Lesson 7: Court of Appeal for BC

Topic 1: Jurisdiction of the Court

As the name suggests, this court hears appeals from previously-decided cases held in Provincial Court, Supreme Court and administrative tribunals. These can be from civil or criminal cases. Appeals are made because someone is unhappy with the results of a judgment in his or her case. Usually three, but as many as five judges sit together and hear appeals on both criminal and civil issues. The Court of Appeal sits regularly at the law courts in Vancouver, Victoria and Kamloops. It also hears appeals in the Yukon Territory. The Chief Justice of BC heads the Court of Appeal.

In this court, at least three judges and in some cases five, hear appeals together. This is different from the lower courts, where there is always just one judge. In this courtroom, you will usually see only judges and lawyers, although individuals may argue their own case. When an appeal is heard, the judges review the written records of the original court and subsequent appeals and listen to the lawyers for each side, who make arguments based on these records. The court is composed of the Chief Justice of British Columbia and 21 Court of Appeal judges. All are federally appointed.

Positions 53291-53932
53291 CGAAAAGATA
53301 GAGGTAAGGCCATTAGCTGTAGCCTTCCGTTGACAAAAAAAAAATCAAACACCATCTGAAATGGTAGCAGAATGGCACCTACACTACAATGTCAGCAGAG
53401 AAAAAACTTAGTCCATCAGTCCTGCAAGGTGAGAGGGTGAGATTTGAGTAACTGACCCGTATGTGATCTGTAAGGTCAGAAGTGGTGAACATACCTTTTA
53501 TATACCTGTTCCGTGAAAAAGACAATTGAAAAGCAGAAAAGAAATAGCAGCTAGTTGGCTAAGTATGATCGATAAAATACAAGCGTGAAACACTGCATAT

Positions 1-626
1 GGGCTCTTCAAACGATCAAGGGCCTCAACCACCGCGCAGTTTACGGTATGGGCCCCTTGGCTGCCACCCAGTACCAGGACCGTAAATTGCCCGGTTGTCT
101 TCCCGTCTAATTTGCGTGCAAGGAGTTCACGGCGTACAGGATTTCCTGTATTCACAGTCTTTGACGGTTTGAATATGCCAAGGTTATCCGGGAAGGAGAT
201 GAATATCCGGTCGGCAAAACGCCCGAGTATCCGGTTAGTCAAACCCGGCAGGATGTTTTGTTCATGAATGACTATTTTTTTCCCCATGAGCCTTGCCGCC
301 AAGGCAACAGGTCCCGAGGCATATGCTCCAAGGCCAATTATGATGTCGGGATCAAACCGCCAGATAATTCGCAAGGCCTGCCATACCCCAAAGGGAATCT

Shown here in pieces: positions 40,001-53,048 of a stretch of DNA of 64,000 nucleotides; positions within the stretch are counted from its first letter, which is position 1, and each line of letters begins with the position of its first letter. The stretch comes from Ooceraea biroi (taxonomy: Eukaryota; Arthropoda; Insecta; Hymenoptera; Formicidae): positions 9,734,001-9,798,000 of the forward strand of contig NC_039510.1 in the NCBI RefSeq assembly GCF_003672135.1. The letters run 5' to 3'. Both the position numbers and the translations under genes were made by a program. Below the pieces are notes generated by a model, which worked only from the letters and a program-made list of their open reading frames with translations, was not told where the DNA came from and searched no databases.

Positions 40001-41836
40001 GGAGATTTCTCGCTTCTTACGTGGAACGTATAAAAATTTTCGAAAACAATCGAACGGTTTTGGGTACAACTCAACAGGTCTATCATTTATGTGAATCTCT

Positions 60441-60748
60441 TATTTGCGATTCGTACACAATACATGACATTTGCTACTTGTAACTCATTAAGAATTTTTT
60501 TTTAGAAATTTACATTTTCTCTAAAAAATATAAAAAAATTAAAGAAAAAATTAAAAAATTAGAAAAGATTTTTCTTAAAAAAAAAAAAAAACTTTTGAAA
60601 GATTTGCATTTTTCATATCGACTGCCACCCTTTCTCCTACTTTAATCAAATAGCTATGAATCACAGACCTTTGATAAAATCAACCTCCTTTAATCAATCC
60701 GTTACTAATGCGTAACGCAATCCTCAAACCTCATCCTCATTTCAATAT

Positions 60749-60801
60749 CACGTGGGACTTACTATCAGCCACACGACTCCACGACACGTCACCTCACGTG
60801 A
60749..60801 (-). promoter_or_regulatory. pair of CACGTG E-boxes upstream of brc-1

The Court of Appeal of British Columbia is the final level of the court process in British Columbia. However, a convicted person or the prosecutor in a criminal case, or a party in a civil case, may still believe that justice has not been done. Another step remains — an appeal to the Supreme Court of Canada, which sits in Ottawa.